The Italian evening meal was good and the atmosphere great. I boobed again. They said I hadn't actually make a booking, but I'm pretty sure I did. We were seated anyway until a foursome made a complaint that we were in their seats. Strange how angry people get these days. So we waited and had a drink which was fine. Just before pudding a very odd thing happened. The restaurant's oil and vinegar  decanters were housed in intricate metal frames shaped a bit like DNA helices. Pretty but impractical. Our neighbouring table requested one. The lady lost control of the top decanter, a bit slippery maybe, and up it went spilling olive oil on Pauline's clothing and drenching the floor. Pauline stood up to survey the damage and slipped. She finished on her right knee, head bowed as if she was being dubbed for a knighthood. Her chin received a mild soft tissue injury from the table. It could have been nastier and we could have been nastier, but we weren't. I had been totally shielded from any spray by Pauline herself. She used to be in textiles, so that's alright then.
  Nice cafe at Yorkshire Lavender. Odd looking cricket match on the hill. Lots of purple plants and produce.
  Everyone had a good time, despite the moments. Yorkshire need to get a grip. For once the Scarborough weather was clement.

Special Olympics in Sheffield August 2017

Special Olympics brings out the best in amateur sportsmen, disabled or not
Ponds Forge and Bramall Lane, Sheffield
Venues for the swimming gala and the opening ceremony

Yesterday we travelled to Sheffield to support Jasmine (Stagg) in her bid for glory at the Special Olympics. In her first race, breaststroke, she was hampered by water inhalation. She swam beautifully however in the individual medley and, if there was one, she would be on the podium for style.

This a festival for people with intellectual difficulties. and involves a number of sports. Winning is clearly the goal, but taking part is just as thrilling for many of the competitors. One of the speakers at the ceremony summed it up:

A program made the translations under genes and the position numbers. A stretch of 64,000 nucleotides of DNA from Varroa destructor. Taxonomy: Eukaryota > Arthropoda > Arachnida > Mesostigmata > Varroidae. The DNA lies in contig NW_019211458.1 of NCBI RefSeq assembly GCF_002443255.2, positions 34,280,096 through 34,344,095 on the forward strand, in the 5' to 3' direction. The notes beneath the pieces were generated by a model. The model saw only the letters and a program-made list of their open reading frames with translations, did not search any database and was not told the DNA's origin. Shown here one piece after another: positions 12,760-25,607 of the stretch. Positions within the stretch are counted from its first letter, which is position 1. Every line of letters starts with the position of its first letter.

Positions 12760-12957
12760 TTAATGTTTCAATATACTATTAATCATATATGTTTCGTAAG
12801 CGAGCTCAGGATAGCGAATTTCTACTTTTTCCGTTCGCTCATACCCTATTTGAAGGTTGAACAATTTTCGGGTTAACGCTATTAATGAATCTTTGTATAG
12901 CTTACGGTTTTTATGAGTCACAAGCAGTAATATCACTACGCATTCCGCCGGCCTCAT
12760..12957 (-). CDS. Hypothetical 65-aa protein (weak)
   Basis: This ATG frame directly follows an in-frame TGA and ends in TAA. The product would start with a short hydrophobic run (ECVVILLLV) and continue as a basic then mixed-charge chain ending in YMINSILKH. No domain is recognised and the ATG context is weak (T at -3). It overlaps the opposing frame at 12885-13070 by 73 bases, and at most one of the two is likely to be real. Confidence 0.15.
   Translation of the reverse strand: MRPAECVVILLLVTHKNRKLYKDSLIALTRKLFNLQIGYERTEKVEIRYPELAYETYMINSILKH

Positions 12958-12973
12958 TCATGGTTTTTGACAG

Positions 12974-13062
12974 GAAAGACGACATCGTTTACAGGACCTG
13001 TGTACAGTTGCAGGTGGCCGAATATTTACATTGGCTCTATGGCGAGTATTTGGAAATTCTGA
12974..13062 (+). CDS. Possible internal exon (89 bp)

Do your best
Make friends
Go home with a smile

The competitors gain confidence and learn more about their social skills.
We learn humility. These guys have a place alongside us.

Professional footballers eat your hearts out.

Thursday, 3 August 2017

The week's senior press extracts from the Times, Saturday 29th 2017

Meet Ellen, a first-time buyer at the age of 97. Ellen Merman is about to become Britain's oldest first-time buyer. David Byers writes.
HURRAY

Silver foxes are feeling just fantastic  -  British men believe they have become better looking with age and skin care products in this group are forecast to decline. Role models include Pierce Brosnan (64), Hugh Grant (56) and Colin Firth (56). So writes Neha Shah.
HURRAY
2 days away in budapest, silver foxes and vixens
And vixens

How we can create a clued-up generation. Crosswords ward off 'Alzheimer's, improve lateral thinking, patience and numeracy'. 'Older people who do the occasional crossword have a cognitive age about ten years younger than those who do not'. Written by Ben Macintyre.
HURRAY

Phone companies 'profit from dementia' - caught with their snouts in the trough, charging over £1000 after a frail elderly lady forgot about a mobile phone in the cupboard. Discovered by her husband with a bill going back to 2012. 
BOO

Geriokeh

Great pub, full late afternoon, mature custom, elderly karaoke singers who can sing geriokeh

Our annual day out to Manchester. Meandered around Castlefield and Spinningfields, calling at the Oast House pub and one or two emptyish bars which, by and large, sold overpriced fizzy stuff. Chips with something for lunch.
  Then, around 4.30, came across a spot with retired people in it and an elderly karaoke (geriokeh coined by my pal Pete). Okay, they are not knocking it out, but the material was soft, easy listening, and in tune. It wasn't a machine either, but a real life accordion and keyboard player. Must be regular because the singers came in confidently on time.
  Shock-horror, the landlord came over and shook our hands. And thankfully a local brew - JW Lees, which I remember fondly from my days up at the Cross Keys Inn, Uppermill (may have changed since the 1970s).
  I don't think geriokeh will catch on for elderly karaoke.